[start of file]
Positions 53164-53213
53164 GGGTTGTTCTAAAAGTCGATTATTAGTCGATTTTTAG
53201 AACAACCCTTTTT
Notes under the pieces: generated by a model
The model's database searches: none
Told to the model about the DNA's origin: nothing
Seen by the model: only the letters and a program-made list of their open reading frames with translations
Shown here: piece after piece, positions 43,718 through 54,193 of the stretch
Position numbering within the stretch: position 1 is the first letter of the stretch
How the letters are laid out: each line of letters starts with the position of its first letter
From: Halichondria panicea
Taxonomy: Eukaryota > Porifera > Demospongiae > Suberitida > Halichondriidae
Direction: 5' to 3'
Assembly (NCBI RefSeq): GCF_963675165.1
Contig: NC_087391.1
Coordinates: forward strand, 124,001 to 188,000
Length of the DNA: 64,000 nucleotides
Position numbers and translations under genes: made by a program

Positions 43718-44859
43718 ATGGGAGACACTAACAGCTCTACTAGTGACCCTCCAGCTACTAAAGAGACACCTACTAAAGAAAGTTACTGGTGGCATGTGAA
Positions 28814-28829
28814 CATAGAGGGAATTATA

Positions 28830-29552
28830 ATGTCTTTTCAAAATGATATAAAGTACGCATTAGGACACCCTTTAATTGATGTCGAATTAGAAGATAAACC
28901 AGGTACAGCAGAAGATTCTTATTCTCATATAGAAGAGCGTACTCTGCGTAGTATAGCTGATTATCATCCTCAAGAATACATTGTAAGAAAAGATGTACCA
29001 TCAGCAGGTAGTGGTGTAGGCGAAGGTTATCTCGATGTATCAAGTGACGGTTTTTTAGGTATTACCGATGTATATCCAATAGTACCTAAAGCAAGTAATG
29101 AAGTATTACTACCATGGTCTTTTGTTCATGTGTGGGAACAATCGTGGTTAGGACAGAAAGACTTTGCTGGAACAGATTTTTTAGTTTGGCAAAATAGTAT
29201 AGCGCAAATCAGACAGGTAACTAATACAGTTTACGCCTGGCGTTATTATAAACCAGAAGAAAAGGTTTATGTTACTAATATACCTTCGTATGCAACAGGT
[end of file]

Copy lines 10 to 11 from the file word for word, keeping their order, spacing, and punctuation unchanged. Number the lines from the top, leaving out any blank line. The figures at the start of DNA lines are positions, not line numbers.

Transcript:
How the letters are laid out: each line of letters starts with the position of its first letter
From: Halichondria panicea